In 1992 a movie directed by Penny Marshall, starring Tom Hanks, Geena Davis and Lori Petty hit the big screen. Since, “A League of Their Own,” debuted I have always watched it with the memory of a family doctor we had while growing up.
“What would Dr. Wagner think about this movie?” I nearly always manage to ask myself when it’s on the television and I imagine her saying, “Hogwash.”
However Teresa Goodlin, who worked for Audrey, but now lives in Arcata, believes differently, “I think would have enjoyed the movie.”
Audrey Wagner is one of the sixty original founding members of the All-American Girls Professional Baseball League. A two-time member of the All-Star Team, she ranks eighth in the all-time list with 29 career home runs while her 55 triples rank second all-time to Eleanor Callow and an outfielder who played from 1943 through 1949 in the League.
She earned Player of the Year honors in 1948, and also led several offensive categories over her seven-year career in the league. Audrey later became an All Star outfielder in each of her four seasons in the competing National Girls Baseball League of Chicago.
Born Genevieve Audrey Wagner, December 27, 1927, she grew up in Bensenville, Illinois and began to play sandlot ball with the boys of her neighborhood when she was a little girl. At age 15, she attended Bensenville Community High School where she heard about Philip Wrigley and his plans to create a women professional baseball league during World War II.
“Her brother, George, whose my father, was the one who told her about the tryouts at Wrigley,” Forest adds. “He was the one who drove her to the tryouts.”
Wrigley, who was in charge both of the Wrigley Company and the Chicago Cubs, decided to found the All-American Girls Professional Baseball League as a promotional sideline to maintain interest in baseball. The league started its first season in 1943 with the teams Kenosha Comets, Racine Belles , Rockford Peaches and South Bend Blue Sox, and each team was made up of fifteen women.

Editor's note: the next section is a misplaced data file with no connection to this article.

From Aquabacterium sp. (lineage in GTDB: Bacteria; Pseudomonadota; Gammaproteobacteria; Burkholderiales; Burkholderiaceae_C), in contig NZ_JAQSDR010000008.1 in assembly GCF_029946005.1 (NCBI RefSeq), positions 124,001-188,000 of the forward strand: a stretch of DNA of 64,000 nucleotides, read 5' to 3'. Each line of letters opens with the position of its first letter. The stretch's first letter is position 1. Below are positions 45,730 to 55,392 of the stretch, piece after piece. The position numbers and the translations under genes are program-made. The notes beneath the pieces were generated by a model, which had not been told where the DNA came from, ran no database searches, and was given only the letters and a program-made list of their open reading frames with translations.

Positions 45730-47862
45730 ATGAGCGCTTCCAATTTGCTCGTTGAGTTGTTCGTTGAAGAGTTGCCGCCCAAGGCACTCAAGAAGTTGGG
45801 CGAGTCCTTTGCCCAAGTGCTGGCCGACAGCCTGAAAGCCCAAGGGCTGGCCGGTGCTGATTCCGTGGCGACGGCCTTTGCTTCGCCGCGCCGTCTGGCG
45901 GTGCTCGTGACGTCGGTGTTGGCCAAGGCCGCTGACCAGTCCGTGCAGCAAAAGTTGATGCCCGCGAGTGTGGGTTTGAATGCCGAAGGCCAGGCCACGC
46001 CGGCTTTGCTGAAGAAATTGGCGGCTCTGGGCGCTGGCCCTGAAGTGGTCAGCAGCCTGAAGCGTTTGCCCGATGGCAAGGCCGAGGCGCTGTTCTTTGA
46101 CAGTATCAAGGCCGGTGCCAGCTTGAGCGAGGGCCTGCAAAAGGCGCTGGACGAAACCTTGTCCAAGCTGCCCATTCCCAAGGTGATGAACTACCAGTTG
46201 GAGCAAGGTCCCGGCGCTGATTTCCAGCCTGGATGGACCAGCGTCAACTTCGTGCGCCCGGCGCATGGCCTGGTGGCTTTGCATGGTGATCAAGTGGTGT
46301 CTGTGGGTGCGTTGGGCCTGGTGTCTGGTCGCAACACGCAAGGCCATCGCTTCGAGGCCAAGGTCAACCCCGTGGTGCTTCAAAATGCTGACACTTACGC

Audrey was assigned to the Kenosha Comets, where she played her entire career in the circuit. But due to her studies, she saw limited action until graduating in 1946.
She entered the AAGPBL as a pitcher, but Comets manager Josh Billings promptly moved her to the outfield because of her hitting abilities. Audrey moved around center and right field.
In 1943, Audrey hit .230 in 73 games, scoring 30 runs while driving in 27 more and tied for second in triples and tied for third in home runs. She also appeared in the league’s first All-Star Game during the midseason, which was played under temporary lights at Wrigley Field , between two teams composed of Blue Sox and Peaches players versus Comets and Belles players.
It was also the first night game ever played in the ballpark.
The Comets had the third-best record at 56-52, but had won the second-half title, earning them a berth in the playoffs, only to be swept in three games by Racine. Helen Nicol, who led league pitchers in wins, strikeouts, ERA and shutouts, inexplicably failed in the playoffs after going 0-2 with a 4.50 ERA.
Audrey dropped to .189 with 26 RBI in 1944, but still managing to score 30 runs in 90 games. It was the only time in her AAGPBL career in which she failed to hit a home run.
The Comets again placed third and made the playoffs after win the first half. They took a 3-2 lead over the expansion Milwaukee Chicks in the Championship Series, but Nicol lost an 11-inning pitching duel with Connie Wisniewski in Game 7.
Audrey rebounded slightly in 1945, batting .198 with 26 runs and 26 RBI, but she led the league with nine triples and tied for second in home runs in a dominant pitching league. After becoming a full-time player in 1946, Audrey improved her offensive statistics by hitting a .281 average and leading the league with nine home runs and a .413 slugging average .
She also led in total bases and tied for the doubles lead, ending fourth in hits and eighth in RBI, while her average ranked fifth. However the Comets were out of contention in both years.
By 1947 the AAGPBL moved its spring training camp to Havana, Cuba. Audrey did not go to Cuba for Spring Training. School was still in session during that years’ spring training.
“Audrey would have never missed school for any reason,” writes Forest Wagner, her nephew and God-son.
That season she batted .305 of average and again led the circuit in home runs , doubles, total bases and slugging. She also topped all hitters in RBI and hits and ended second in triples.